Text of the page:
Movies Richard Gere plays a Dallas gynecologist in Robert Altman's "Dr. T. and the Women." The women of the title include Helen Hunt, Laura Dern, Farrah Fawcett, Kate Hudson, Tara Reid, Liv Tyler, Shelley Long, Janine Tayler and Lee Grant. Among the men is Andy Richter. Opens Friday. * Also: Tim Meadows stars as "The Ladies Man"--a slick woman-chaser who dispenses advice to the lovelorn on his late-night radio show.
ENTERTAINMENT
January 22, 1999 | BILL KOHLHAASE, SPECIAL TO THE TIMES
Being a jazz singer these days isn't easy, even for one as celebrated in her craft as is Rebecca Parris. Her infrequent recordings, notably the 1993 "Spring" from MusicMasters Jazz and her 1994 collaboration with vibraphonist Gary Burton for GRP, "It's Another Day," have received rave reviews. She has been championed by such established jazz stars as Burton and singing great Shirley Horn.
ENTERTAINMENT
August 13, 1993 | BILL KOHLHAASE, SPECIAL TO THE TIMES
Listen to just a few songs from Rebecca Parris' album "Spring," and its underlying themes of physical and emotional intimacy are immediately apparent. You might even say the recording oozes with sexuality. "There's an undeniable physical aspect to our lives, an intimate side," Parris said in a phone conversation from Phoenix, where she's visiting friends and family during a break from a mini-tour of the West Coast. "And of course that comes out in my music.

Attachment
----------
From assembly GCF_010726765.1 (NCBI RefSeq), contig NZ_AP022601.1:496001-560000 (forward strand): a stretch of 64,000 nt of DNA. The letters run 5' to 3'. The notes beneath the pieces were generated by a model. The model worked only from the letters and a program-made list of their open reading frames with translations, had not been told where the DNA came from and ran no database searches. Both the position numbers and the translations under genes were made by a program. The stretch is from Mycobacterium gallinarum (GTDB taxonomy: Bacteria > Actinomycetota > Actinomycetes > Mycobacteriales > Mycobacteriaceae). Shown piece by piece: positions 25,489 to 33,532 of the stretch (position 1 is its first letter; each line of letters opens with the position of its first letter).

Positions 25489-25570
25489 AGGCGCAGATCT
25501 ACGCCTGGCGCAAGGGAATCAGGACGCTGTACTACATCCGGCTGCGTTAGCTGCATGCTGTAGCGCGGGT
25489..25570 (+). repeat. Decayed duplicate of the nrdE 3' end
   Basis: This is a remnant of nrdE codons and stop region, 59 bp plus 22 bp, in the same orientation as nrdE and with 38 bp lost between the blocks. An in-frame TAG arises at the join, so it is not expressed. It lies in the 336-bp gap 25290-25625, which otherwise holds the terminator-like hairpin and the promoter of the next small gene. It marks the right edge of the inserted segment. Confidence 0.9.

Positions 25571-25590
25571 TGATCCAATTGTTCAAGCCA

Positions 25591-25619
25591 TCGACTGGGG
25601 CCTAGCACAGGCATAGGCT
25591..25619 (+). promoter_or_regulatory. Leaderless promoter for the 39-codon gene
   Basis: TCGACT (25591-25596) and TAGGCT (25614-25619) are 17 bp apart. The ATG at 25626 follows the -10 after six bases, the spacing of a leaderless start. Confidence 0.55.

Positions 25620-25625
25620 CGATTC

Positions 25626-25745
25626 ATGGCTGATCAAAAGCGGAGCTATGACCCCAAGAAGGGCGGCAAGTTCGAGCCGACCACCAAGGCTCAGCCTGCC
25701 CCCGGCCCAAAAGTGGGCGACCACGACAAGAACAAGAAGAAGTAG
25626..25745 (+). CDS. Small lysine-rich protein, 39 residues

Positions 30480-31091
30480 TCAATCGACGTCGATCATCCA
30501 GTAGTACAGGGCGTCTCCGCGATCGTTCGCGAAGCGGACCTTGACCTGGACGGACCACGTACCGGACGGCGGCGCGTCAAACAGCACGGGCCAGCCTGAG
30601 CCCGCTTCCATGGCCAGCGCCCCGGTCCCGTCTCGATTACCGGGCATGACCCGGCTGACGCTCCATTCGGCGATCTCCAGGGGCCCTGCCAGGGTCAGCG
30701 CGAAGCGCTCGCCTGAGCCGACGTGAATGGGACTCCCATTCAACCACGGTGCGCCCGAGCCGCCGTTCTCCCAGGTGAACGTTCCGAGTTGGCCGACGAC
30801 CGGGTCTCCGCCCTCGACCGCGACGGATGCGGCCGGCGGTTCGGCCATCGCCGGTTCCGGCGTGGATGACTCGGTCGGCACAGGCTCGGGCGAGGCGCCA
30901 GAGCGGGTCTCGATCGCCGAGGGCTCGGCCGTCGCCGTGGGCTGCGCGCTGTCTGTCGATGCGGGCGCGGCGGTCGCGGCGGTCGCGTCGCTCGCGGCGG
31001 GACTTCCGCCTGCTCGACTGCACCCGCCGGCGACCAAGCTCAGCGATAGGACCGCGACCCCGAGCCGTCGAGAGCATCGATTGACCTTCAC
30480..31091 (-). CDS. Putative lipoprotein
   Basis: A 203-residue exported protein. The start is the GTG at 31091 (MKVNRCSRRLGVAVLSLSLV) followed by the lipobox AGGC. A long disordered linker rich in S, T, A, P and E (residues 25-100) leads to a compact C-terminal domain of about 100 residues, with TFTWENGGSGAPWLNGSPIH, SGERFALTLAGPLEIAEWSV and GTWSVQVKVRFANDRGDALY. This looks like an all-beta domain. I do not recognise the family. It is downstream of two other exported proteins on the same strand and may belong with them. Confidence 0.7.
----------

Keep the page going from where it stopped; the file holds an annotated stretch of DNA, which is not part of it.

ENTERTAINMENT
August 13, 1993 | BILL KOHLHAASE
***, Rebecca Parris, "Spring" MusicMasters There's a strong romantic feel and a bit of pop-music appeal to singer Rebecca Parris' "Spring." Accessible melodies and the familiar sway of Brazilian rhythms combine to draw the listener in; Parris' extremely inviting tones--warm and just a bit husky--complete the seduction.
ENTERTAINMENT
February 4, 1989 | LEONARD FEATHER
Rebecca Parris, the Boston-based singer, is in town for a while. Heard during a one-night stand Thursday at Nucleus Nuance, she was set for two evenings at Alfonse's, closing tonight and will open Tuesday for a five-day run at the Director's Lounge of the Registry Hotel in Universal City. A tall, imposing woman, Parris can claim several of the virtues to which many singers aspire: a personal, confident sound, flawless intonation and an often dominant jazz feeling.
ENTERTAINMENT
June 9, 1995 | ZAN STEWART, SPECIAL TO THE TIMES
Yusef Lateef, that grand master of the tenor saxophone, flute, oboe and other interesting woodwind instruments, makes his first Los Angeles appearance in three years on June 16 and 17 at the Jazz Bakery in Culver City when he joins drummer-composer Adam Rudolph for a premiere of "The World at Peace." The work, co-written by Lateef and Rudolph, will be performed by a band of 12 musicians, among them saxophonist Ralph Jones, bassist Eric Von Essen and violinist Jeff Gauthier.